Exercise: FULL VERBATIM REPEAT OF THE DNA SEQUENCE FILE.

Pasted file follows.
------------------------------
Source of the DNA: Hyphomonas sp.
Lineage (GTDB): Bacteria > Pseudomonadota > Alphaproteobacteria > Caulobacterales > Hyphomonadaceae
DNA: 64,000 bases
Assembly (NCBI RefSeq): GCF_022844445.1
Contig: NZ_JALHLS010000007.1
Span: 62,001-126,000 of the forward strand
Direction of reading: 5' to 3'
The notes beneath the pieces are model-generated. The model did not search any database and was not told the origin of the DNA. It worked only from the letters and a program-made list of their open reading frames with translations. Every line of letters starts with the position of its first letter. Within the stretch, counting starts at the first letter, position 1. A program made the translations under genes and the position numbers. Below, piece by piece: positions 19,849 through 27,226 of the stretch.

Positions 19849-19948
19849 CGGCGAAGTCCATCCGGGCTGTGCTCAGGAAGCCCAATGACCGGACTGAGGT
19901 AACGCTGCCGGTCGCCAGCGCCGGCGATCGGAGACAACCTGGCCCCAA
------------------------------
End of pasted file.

Source of the DNA: Hyphomonas sp.
Lineage (GTDB): Bacteria > Pseudomonadota > Alphaproteobacteria > Caulobacterales > Hyphomonadaceae
DNA: 64,000 bases
Assembly (NCBI RefSeq): GCF_022844445.1
Contig: NZ_JALHLS010000007.1
Span: 62,001-126,000 of the forward strand
Direction of reading: 5' to 3'
The notes beneath the pieces are model-generated. The model did not search any database and was not told the origin of the DNA. It worked only from the letters and a program-made list of their open reading frames with translations. Every line of letters starts with the position of its first letter. Within the stretch, counting starts at the first letter, position 1. A program made the translations under genes and the position numbers. Below, piece by piece: positions 19,849 through 27,226 of the stretch.

Positions 19849-19948
19849 CGGCGAAGTCCATCCGGGCTGTGCTCAGGAAGCCCAATGACCGGACTGAGGT
19901 AACGCTGCCGGTCGCCAGCGCCGGCGATCGGAGACAACCTGGCCCCAA